Sherri Gragg

Juggler of words and children…collector of pottery shards

The Bitter Pill of Sugarcoated History 2

Woodrow Wilson was no shrinking White House violet.  His Presidency was outrageously successful legislatively, even in the first two years of his presidency!  A few things he accomplished were the Workman’s Compensation Act, the Federal Reserve Act, and tariff reform.

Unfortunately, his foreign policy made a mark too, right across the human rights and dignity of scores of people who were unable to defend themselves against the might of the U.S. military.  He interfered in a Russian Civil war from 1917 -1920.  He flexed the muscle of U.S. troops repeatedly in Latin America.

In 1915, He took over Haiti.

Here are a few of his “interventions”:

1.  He did away with the long held, almost sacred tradition of Haitian’s individual ownership of small plots of land, and established large plantations in their stead.  This is an important insight for those who wonder “What on earth is wrong with that economy down there?”

Well, perhaps it has something to do with the fact that the vast majority of the nation’s wealth lies in the hands of six families who are descendant from the European slave owners.  Six.  How astonishing is that ? 

2.  He imposed forced labor on the poorer class, who worked in shackles.

3.  He wiped out the Haitian constitution and replaced it with one that was less democratic.

4.  When the Haitians refused to declare war on Germany, he dissolved their legislature.

5.  The Haitians got sick of it.  They rebelled in 1919, resulting in far more loss of Haitian lives than the invaders they were attempting to expel from their country.

6.  Haitians were slaughtered so often, that one U.S. Marine general, George Barnett, complained to his commander about it:  “Practically indiscriminate killing of natives has gone on for some time.”  He further stated that it was “”the most startling thing of its kind that has ever taken place in the Marine Corps.”

But…Wilson’s atrocities were not limited to soil outside the borders of the United States.  He was a racist and used his position of power to segregate the federal government.

Up until the Wilson administration, it was not uncommon for blacks to hold important positions.  At times, his Republican predecessors appointed blacks to be postmasters.  The port collectors for both the District of Columbia and New Orleans were held by black Americans.  Pre-Wilson, black Americans were welcomed at Republican National Conventions.

Wilson’s rise to power changed everything.  Not only did he use his position to push them away from the political table, he worked hard to have legislation passed that limited their civil rights.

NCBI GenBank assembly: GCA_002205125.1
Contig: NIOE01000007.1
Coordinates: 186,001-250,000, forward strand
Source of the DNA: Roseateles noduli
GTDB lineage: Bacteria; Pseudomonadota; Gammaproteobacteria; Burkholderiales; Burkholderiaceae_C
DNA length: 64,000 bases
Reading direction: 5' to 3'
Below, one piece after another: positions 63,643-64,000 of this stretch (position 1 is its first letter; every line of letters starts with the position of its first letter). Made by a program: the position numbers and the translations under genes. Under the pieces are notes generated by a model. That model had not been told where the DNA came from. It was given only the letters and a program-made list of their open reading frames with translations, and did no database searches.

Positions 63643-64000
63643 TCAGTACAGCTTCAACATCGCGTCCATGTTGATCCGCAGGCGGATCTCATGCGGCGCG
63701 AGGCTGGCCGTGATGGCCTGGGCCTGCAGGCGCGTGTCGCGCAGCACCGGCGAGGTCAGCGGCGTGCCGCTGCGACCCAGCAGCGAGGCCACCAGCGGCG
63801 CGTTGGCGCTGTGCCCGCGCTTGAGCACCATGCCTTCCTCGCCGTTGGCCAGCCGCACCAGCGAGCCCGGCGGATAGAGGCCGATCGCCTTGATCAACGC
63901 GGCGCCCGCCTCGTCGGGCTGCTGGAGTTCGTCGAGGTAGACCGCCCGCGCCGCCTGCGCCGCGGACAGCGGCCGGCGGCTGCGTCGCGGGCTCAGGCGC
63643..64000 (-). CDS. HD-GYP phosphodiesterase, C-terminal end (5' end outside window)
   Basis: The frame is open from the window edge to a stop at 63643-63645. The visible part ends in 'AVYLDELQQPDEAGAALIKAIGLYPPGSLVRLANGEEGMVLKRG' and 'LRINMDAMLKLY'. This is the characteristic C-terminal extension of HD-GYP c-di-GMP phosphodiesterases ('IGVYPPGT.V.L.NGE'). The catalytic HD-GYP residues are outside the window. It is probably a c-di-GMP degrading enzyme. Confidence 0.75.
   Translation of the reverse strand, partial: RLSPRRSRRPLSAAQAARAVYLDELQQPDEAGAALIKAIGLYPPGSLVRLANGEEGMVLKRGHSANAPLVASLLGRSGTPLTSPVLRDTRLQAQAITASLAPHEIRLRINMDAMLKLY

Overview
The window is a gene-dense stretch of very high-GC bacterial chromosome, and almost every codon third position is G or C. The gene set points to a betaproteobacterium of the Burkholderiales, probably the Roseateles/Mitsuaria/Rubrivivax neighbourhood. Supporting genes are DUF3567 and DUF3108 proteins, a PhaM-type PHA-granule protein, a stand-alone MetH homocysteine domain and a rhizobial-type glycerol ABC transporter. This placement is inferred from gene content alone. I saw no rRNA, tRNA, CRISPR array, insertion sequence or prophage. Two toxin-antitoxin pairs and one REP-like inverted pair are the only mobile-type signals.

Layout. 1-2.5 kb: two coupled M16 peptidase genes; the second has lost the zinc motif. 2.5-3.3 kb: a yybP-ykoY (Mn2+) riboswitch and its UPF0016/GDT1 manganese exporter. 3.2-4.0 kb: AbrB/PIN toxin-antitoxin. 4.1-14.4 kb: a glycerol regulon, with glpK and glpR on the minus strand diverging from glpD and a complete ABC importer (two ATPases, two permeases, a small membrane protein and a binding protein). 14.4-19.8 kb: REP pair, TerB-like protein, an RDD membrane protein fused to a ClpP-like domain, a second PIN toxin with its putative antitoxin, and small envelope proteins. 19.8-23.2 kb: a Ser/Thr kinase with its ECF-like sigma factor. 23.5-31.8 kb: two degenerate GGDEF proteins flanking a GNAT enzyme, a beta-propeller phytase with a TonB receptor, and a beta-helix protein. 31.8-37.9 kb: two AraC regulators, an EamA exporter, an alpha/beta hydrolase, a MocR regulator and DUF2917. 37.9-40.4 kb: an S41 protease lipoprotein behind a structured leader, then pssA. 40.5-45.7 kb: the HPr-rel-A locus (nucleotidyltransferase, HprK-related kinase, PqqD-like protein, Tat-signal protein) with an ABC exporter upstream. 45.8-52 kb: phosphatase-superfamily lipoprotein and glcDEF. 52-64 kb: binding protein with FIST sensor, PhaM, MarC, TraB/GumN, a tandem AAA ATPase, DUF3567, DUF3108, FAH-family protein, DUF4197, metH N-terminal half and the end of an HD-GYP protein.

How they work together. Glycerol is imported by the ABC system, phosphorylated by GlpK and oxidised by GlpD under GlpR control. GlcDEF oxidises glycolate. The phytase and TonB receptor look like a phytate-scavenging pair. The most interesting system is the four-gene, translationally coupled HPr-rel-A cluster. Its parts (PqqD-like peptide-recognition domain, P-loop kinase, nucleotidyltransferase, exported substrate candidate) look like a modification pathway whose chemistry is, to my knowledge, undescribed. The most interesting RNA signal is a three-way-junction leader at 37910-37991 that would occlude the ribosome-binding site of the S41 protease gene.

He used the power of his office to endorse one of the most racist films ever made, “Birth of a Nation”.  The film had been formerly entitled, “The Clansman” in honor of the KKK. 

This writer’s opinion….

I am sick to the point of death of hearing a few loud, arrogant, ignorant, Americans demean the Haitian people in the midst of their suffering.  It is all too easy to pontificate about how they are undeserving of our money and our compassion because they are a “hopeless cause, and they brought this all upon themselves.”

The Haitian people did not bring this suffering upon themselves, nor did they put themselves in such a precarious position to be unable to survive it because of gross irresponsibility on their part.  (I would love to know how many of these critics have ever been to Haiti.  One only has to be on the ground about 15 minutes to learn that there are no harder working people on the planet.)  France held them in bondage for years to an enormous debt.   A debt that was the cost of Haiti’s freedom.  The U.S. oppressed the Haitian people under the presidency of Woodrow Wilson as well.

I am still furious with Pat Robinson over his callous, flippant statements about why the Haitians are suffering.  When I think that he called such hell on earth a “blessing” I almost come undone.  It is an insult to the name of Christ.

Now, in this moment, we have the chance to right a few of the wrongs of history.  There are many wonderful missionaries in Haiti doing just that, and they were there long before the earthquake serving quietly, faithfully….

Do  you want to be a part of making things better?  Visit this blog, and my friends the Livesay’s will show you how.

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One comment on “The Bitter Pill of Sugarcoated History 2

  1. david
    February 24, 2010

    thanks – i am on my way over to the Livesay’s

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This entry was posted on February 23, 2010 by in American History, Haiti, Haiti Earthquake, human rights, justice.
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